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California is doing too little to prepare workers for early education jobs and not paying them enough at a time when more children are heading to pre-kindergarten programs, a new report says.
New America, a Washington, D.C.-based foundation that explores public policy issues, released a report, “Not Golden Yet: Building a Stronger Workforce for Young Children in California,” that examined whether California is ready for the demands of the growing and diverse population in early education. The report, released last week, found that preschool teachers receive less training and are paid less than K-12 teachers.
“Our bottom line is that California is not doing enough to educate early childhood educators so that kids don’t fall way behind in school,” said Sarah Jackson, the report’s author.
Of the 1.5 million infants and toddlers in the state, 53 percent were Latino and 48 percent were low-income, according to the 2013 Census. About half of preschoolers speak a language other than English.
In the latest budget, the state added 9,500 more slots for the California State Preschool Program and an additional 6,800 vouchers for low-income parents to obtain childcare.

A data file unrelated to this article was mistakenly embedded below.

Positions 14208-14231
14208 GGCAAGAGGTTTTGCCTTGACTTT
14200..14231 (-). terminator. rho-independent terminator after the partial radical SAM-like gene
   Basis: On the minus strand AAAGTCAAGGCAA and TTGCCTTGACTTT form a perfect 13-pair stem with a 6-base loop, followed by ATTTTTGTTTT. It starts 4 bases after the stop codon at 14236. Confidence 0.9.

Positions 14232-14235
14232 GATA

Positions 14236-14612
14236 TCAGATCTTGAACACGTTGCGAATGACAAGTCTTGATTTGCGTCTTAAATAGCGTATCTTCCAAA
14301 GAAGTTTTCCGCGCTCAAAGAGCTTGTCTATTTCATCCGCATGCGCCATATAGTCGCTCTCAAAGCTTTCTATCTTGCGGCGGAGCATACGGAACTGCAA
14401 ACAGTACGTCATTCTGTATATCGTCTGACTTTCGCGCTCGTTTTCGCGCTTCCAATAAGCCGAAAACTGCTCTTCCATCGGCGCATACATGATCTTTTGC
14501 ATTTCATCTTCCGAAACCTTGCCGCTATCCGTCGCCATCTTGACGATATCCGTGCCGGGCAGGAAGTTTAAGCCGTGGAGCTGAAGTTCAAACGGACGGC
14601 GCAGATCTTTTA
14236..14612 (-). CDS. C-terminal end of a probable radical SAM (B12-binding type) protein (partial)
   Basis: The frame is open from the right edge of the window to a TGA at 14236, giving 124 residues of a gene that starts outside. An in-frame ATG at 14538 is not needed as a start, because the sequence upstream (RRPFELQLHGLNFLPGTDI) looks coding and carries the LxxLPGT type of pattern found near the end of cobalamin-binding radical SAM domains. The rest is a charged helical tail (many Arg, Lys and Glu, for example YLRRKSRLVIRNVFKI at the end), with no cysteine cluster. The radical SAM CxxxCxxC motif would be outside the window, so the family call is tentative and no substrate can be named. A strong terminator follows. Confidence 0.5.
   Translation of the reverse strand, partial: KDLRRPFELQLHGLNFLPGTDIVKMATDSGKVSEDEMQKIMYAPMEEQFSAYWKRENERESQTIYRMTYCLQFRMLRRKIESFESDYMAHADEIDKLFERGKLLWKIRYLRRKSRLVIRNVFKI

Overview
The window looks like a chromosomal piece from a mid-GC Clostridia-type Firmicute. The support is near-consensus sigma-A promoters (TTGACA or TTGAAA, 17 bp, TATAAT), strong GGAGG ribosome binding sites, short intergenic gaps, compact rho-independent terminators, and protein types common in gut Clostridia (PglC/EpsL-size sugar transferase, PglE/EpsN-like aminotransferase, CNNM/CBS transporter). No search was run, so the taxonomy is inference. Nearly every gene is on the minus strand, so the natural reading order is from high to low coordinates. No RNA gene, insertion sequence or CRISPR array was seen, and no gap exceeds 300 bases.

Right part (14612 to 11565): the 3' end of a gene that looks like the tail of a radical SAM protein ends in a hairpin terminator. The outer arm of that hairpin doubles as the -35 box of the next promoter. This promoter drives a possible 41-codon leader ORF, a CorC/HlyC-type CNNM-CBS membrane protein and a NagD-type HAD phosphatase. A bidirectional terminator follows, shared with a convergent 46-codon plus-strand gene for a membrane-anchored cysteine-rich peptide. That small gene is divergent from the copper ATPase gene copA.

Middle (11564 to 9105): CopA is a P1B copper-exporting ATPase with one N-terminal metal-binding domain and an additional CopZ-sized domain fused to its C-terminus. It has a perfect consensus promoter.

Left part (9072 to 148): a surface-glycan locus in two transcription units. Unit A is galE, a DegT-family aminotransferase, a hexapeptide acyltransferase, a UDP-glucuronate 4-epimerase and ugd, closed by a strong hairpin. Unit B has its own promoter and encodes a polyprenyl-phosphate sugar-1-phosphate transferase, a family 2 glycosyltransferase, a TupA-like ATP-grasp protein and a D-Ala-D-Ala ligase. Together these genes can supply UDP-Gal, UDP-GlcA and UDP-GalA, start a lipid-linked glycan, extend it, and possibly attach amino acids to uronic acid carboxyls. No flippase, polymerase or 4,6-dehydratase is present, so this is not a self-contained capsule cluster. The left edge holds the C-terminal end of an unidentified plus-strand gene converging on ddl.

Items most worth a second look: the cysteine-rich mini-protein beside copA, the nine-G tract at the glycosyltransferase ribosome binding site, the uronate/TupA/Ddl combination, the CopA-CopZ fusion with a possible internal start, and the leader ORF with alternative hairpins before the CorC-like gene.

Also, in 2011, public schools added an extra year of schooling – transitional kindergarten – for some 4-year-olds. California previously required children to be 5 by Sept. 1 to enter kindergarten. Now children who turn 5 between Sept. 2 and Dec. 2 can attend transitional kindergarten a year before regular kindergarten.
Even more spaces could be created in future years: Gov. Jerry Brown must decide by Oct. 11 whether to sign a bill (AB 47) that would set a deadline to provide state preschool or transitional kindergarten spaces for all low-income 4-year-olds by June 30, 2018.
Yet California has little consistent training and preparation programs for early educators, the report states.
California offers no specific teacher credential for early education. The state’s 103 community colleges offer different degrees and certificates to thousands of early educators each year, but none of the programs are accredited by the National Association for the Education of Young Children, seen as a key benchmark of quality.
Educators also face disparity in pay, the report states. The average preschool teacher’s pay was $30,500, while a kindergarten teacher made an average of $56,660 in 2010. Childcare workers’ wages were lower, $23,730 – low enough to be eligible for food stamps and other benefits.
“We can’t attract and keep people in the field, especially teaching younger children,” Jackson said. “They are going to defect and teach older kids in public schools.”
The report recommends that California move to a seamless system from birth to 3rd grade, instead of separating programs for birth to age 5 and kindergarten through 3rd grade, to create consistency in education. As part of that, the state’s preschool program could merge with transitional kindergarten, as long as a specific credential is available for those teachers, the report says.
Also, the report recommends that the state do more to fund early education so the pay for preschool educators is on par with public school teachers.
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